That second felt like a minute but before you know it we are out of the plane free falling for around a minute or so. Talk about exhilaration! The hardest part of falling is the letting go. The wind whipped around me and my awesome camera man was zooming in and out with his free fall wing suit. Having me wave and blow kisses at the camera. Mind you in my head I’m also focused on keeping my body in that T position with my back arched. So much fun though! The ground came closer and closer until it was time to pull the chute. When the chute was pulled we went up a bit as the wind began to rapidly fill it. My cameraman waved goodbye and descended to the ground where he would record me land and take more pictures. Awesome job . . . The descent down took a bit so my instructor and I chatted about life and what not. Now that we had shared this experience and for me the fear stage had passed, I was a lot chattier.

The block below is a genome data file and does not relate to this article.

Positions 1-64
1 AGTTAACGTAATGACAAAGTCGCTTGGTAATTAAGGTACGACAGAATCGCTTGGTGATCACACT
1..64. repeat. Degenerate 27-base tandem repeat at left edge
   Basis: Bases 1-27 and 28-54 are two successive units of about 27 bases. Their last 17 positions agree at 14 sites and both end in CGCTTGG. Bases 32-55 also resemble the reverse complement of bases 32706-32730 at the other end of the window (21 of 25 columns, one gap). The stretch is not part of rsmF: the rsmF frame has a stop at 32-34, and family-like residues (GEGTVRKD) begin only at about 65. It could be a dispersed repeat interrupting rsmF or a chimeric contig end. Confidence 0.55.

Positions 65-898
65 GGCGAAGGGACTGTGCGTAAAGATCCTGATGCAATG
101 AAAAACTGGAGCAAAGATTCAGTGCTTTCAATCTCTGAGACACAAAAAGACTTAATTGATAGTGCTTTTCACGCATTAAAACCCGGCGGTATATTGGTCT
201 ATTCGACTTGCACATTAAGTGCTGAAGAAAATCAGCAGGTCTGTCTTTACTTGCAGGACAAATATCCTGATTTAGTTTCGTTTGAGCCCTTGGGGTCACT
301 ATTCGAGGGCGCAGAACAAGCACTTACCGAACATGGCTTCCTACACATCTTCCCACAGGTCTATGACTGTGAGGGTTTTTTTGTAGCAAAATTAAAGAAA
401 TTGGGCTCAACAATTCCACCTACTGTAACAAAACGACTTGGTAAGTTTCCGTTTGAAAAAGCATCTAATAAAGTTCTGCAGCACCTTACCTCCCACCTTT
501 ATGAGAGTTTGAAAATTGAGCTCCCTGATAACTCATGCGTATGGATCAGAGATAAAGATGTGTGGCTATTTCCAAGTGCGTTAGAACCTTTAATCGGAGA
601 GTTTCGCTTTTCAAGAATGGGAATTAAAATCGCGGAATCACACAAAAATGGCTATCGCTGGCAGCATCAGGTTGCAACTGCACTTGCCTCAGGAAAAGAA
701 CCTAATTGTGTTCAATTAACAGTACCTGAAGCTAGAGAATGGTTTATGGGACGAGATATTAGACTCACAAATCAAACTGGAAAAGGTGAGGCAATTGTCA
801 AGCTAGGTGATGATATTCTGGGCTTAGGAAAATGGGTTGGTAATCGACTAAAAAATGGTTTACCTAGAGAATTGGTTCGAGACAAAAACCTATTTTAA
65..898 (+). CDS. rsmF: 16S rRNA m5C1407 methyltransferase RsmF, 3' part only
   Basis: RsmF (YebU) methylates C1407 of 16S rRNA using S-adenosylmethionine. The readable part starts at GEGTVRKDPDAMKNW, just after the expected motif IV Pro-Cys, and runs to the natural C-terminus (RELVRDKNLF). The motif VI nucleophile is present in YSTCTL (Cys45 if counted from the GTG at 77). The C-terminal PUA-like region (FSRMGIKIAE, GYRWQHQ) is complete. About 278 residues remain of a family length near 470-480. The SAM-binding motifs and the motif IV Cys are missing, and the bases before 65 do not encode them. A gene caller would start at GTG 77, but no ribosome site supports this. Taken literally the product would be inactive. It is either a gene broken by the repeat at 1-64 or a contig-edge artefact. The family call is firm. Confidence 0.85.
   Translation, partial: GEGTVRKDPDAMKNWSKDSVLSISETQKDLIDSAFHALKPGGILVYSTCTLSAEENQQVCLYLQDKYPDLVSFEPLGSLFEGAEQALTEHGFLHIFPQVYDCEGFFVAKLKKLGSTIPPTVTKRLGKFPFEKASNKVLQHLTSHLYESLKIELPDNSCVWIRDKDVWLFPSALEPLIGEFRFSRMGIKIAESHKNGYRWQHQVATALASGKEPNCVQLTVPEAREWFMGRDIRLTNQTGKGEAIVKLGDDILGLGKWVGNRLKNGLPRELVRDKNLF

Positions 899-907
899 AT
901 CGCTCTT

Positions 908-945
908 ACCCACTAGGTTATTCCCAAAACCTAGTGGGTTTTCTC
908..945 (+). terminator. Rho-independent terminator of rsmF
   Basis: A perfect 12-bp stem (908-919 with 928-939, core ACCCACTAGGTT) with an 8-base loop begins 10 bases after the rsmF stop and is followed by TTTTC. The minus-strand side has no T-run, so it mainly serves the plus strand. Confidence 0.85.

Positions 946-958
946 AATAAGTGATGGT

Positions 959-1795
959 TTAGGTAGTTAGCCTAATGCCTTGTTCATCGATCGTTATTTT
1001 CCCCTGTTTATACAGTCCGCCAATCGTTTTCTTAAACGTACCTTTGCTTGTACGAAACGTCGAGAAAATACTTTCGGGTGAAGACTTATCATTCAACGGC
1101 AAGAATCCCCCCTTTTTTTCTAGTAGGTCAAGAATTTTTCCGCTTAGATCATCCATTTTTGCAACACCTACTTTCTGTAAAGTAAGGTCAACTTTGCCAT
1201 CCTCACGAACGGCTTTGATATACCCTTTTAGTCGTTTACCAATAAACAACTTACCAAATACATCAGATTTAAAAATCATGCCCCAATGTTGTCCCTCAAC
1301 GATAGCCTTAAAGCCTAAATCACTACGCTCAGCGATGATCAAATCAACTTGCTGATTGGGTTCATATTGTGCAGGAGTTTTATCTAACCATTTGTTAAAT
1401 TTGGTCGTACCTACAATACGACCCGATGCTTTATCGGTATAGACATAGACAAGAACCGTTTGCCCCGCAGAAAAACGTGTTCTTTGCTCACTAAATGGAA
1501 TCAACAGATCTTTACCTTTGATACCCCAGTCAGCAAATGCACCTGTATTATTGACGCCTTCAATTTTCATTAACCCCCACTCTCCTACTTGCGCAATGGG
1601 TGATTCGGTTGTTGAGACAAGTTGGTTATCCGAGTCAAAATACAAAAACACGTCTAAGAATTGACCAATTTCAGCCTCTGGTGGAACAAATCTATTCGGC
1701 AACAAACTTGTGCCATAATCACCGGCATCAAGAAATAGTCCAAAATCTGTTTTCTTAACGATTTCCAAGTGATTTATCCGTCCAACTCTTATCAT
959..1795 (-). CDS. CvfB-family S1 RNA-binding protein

I noticed in my descent at the skydiving place there was an ambulance and I was thinking to myself that I was glad not to have seen that before I went up because it would’ve been so much more strenuous to keep my brave face! We got closer to the ground and he reminded me to start running as soon as we hit the ground to cushion our fall. We touched down and I was immediately ready to go back up again! I took more pictures and then waited to get my video and pictures burned onto a CD. While waiting I found out that the ambulance had come for a girl who was solo diving and pulled her chute wrong in her descent which made her land wrong and she had broken her ankle. Ouch! Nothing that will keep me from every jumping again though! Doing something like that has the effect on your life that makes you braver in situations that before you might’ve been hesitant about. After jumping out of a plane that high something like public speaking is nothing to fret about at all!


For more information about skydiving in Oahu visit: